The Residence Act of 1790 empowered President George Washington to locate a permanent capital along the Potomac River. Robert Morris, a representative from Pennsylvania, convinced Congress to designate Philadelphia as the temporary capital city of the United States federal government. From December 6, 1790 to May 14, 1800, the same block hosted federal, state, county, and city government offices. Congress Hall, which was originally built to serve as the Philadelphia County Courthouse, served as the seat of the United States Congress. The House of Representatives convened on the first floor and the Senate convened on the second floor. During Congress Hall’s duration as the capitol of the United States, the country admitted three new states: Vermont, Kentucky, and Tennessee; ratified the Bill of Rights of the United States Constitution; and oversaw the Presidential inaugurations of both George Washington (his second) and John Adams. The President’s House served as the official residence and principal workplace for President George Washington during his two terms, and President John Adams occupied it from March 1797 to May 1800. At the house, the Fugitive Slave Act of 1793 and the Alien and Sedition Acts were signed. The Supreme Court met at Old City Hall, where Chief Justices John Jay, John Rutledge, and Oliver Ellsworth presided over eleven docketed cases.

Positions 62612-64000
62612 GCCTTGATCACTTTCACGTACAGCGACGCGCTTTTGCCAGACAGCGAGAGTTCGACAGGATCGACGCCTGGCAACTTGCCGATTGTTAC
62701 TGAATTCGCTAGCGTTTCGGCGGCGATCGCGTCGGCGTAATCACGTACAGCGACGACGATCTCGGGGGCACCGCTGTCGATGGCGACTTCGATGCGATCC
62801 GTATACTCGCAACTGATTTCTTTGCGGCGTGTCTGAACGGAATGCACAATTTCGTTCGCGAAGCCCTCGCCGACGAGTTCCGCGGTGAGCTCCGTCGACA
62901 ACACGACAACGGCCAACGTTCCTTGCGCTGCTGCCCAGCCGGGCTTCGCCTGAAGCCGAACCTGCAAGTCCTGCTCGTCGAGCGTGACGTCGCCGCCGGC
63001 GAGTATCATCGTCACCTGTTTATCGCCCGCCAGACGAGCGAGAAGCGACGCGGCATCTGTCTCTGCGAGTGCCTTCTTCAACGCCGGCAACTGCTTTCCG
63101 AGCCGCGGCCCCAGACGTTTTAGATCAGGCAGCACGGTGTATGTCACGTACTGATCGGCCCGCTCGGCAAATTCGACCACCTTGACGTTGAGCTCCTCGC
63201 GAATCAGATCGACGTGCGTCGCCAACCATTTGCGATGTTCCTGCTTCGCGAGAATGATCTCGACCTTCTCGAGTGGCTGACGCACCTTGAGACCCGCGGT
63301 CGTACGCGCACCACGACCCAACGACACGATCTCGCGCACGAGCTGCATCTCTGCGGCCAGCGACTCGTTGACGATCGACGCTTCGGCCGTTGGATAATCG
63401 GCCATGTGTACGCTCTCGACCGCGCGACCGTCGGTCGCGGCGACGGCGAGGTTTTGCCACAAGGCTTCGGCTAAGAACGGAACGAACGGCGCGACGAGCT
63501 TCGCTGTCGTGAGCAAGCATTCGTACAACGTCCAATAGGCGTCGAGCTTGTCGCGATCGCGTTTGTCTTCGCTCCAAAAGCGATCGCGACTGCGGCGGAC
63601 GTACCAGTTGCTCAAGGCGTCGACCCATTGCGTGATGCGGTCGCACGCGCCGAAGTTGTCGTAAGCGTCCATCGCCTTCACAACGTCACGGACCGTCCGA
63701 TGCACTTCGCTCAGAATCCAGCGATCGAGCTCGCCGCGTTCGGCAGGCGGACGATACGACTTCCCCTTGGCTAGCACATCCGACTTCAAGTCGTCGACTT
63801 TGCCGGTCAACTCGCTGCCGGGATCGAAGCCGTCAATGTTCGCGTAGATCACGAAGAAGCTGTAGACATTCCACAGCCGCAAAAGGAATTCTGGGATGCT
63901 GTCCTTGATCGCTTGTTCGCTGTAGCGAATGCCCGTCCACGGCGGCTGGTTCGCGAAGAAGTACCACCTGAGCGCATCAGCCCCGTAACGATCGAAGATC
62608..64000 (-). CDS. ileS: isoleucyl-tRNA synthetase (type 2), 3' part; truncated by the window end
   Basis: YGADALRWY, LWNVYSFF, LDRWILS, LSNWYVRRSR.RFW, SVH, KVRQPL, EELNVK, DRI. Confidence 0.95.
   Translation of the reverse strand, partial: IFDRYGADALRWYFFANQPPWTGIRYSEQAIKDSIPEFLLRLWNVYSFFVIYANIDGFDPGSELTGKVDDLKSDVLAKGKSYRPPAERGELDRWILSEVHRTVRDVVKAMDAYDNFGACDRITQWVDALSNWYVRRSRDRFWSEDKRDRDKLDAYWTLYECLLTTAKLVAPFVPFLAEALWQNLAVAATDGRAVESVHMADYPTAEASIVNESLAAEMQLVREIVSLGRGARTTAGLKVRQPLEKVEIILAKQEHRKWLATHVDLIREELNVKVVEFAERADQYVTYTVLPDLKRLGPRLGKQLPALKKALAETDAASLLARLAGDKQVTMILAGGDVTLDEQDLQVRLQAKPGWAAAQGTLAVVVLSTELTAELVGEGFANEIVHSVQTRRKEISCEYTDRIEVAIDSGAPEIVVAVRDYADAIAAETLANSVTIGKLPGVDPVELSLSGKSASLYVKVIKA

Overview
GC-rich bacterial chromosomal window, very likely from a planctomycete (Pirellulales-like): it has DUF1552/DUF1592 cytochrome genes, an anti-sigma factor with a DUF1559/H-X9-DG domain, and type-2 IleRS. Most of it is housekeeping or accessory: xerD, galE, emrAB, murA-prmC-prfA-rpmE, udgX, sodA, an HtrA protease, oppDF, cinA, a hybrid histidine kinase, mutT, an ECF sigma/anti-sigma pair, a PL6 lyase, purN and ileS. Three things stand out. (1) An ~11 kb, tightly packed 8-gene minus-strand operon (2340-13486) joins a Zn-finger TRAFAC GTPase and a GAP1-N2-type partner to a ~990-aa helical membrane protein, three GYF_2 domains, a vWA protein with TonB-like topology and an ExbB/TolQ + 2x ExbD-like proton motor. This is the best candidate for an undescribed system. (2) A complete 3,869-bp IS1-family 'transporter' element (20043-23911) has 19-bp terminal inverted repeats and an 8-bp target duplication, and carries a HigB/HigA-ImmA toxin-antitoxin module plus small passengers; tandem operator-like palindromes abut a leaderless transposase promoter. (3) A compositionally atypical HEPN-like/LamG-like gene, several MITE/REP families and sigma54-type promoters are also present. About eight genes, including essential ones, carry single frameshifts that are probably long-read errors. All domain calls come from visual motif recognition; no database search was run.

While plans for the permanent capital were being developed, Pennsylvania delegates continued to put forth effort to undermine the plan. The city began construction on a massive new Presidential palace on Ninth Street and an expansion to Congress Hall. Regardless of these efforts, the federal government relocated from Philadelphia for the final time on May 14, 1800.